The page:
This is Halloween, this is Halloween, Halloween, Halloween, Halloween, Halloween…Book Reviews 2019, Fun Size:
The Institute by Stephen King
Forty-six years after Carrie was published, Stephen King is still churning out best sellers like the type of possessed churning machine he might write about, except he wouldn’t, because he has a seemingly endless supply of ideas that are actually good. Exhibit ZZZ of this fact is The Institute, King’s latest novel, the release of which fortuitously coincided with the beginning of my October scary readin’ time. In it, kids with telepathic and telekinetic abilities are kidnapped and held prisoner at the titular Institute, where they are subjected to inhumane experiments that are meant to help a shady organization maximize and exploit the kids’ powers. There are definite shades of Stranger Things, but let us not forget that Stranger Things is not-so-subtly painted in various shades of Stephen King. This chicken/egg situation doesn’t matter, as the “kids with powers subjected to and pitted against a nefarious lab/organization” just makes for a good story setup. The Institute is more of a science fiction novel than it is straight horror, but it’s plenty disturbing and suspenseful, and it’s well-told enough to render any genre preferences moot. King once again gives us a cast of lovable kids, a la It, and while he doesn’t write 2019 kids as well as he writes 1950s ones (this is my only real criticism of the book; I’m not as hip as I used to be, but I doubt modern teens go around saying “jeepers” unironically), they’re still a fun gang that we can see bits of ourselves in as they deal with regular kid problems in addition to the evil inflicted by their captors. While it’s not fun to read about children being abused, you’ll want to keep going to see how the inevitable rebellion and, hopefully, deliverance plays out. As always, King builds things up masterfully, and in my opinion, wraps everything up in a way that is a little more satisfying than usual for him.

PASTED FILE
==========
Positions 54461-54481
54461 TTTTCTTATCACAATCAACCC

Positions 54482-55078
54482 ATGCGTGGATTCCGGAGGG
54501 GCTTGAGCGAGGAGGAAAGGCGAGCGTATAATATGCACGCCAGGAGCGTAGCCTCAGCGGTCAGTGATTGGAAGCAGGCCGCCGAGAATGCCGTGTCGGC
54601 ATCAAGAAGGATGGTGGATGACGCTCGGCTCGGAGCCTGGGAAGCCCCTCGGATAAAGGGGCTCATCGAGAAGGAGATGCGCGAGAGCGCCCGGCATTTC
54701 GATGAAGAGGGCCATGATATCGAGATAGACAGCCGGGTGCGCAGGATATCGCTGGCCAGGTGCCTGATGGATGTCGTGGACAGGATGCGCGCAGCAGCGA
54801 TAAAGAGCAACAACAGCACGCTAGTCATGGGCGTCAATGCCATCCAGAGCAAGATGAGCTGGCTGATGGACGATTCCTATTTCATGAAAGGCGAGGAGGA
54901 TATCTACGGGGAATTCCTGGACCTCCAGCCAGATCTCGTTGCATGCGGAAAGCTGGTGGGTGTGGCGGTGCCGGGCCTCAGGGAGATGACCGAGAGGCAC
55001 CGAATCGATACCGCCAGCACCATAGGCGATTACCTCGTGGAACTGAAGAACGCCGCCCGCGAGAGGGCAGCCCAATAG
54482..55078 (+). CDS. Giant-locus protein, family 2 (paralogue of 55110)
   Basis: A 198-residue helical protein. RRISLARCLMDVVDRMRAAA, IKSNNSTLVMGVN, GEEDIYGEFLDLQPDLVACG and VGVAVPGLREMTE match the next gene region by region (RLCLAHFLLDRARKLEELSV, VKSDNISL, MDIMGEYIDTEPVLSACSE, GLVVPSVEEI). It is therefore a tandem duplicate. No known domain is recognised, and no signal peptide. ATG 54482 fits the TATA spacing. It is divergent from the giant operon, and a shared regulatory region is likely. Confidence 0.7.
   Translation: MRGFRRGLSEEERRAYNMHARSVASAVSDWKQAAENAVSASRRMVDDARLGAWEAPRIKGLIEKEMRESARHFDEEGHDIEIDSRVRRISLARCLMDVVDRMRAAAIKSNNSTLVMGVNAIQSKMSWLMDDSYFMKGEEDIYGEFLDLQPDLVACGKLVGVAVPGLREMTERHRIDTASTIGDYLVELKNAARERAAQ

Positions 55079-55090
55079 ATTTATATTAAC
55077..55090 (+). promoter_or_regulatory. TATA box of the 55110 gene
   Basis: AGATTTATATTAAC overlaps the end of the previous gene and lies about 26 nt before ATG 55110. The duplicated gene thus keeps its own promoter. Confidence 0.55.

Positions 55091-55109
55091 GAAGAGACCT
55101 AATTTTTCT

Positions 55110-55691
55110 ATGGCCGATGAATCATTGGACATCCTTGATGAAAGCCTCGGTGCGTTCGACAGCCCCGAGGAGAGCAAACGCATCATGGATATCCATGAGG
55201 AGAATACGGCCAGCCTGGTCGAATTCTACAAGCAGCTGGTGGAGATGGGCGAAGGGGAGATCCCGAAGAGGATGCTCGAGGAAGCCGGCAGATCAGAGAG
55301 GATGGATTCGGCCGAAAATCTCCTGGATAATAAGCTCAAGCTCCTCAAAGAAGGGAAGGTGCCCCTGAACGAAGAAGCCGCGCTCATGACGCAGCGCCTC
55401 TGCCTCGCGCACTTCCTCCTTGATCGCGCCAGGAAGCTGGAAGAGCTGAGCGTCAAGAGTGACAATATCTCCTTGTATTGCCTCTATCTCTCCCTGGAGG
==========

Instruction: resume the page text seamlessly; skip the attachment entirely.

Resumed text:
Rating: 8 out of 10 King size candy bars
The Cabin at the End of the World by Paul Tremblay
Paul Tremblay previously proved to me in A Head Full of Ghosts and Disappearance at Devil’s Rock, two books I dug, that he can write quality horror/horror-ish stories, so I went into The Cabin at the End of the World with reasonably high expectations. The premise is juicy: a family is vacationing at a remote cabin and are approached by a group of threatening strangers, who present them with a cruelly impossible decision. I don’t want to spoil what the exact decision is, but think along the utilitarian lines of the trolley problem, but simultaneously more personal and on a larger scale. The anxiety-inducing guillotine of that forced choice combined with the confined, bottle episode-type setting of the cabin make for a read that is undoubtedly squirmy and tense, but also page-turning. You’ll want to find out what happens to bright, curious, seven-year-old Wen and her parents, Andrew and Eric, but knowing that stories like this rarely end with everybody enjoying pie and Pictionary, you’ll proceed trepidatiously. The moments of violence are brutal and at times gut-wrenching. Based on my description of the book to this point, I can see why you might want to steer well clear of it, and I wouldn’t blame you a bit. For me, I just had to know what was going to happen. I have mixed feelings about the ending, because it leaves things unanswered and uncertain, which I assume was the author’s intention. But with a story that kept me reading so I could see what happens, I wanted to fully, you know, see what happens. That gripe aside, the book is still an intense ride worth taking.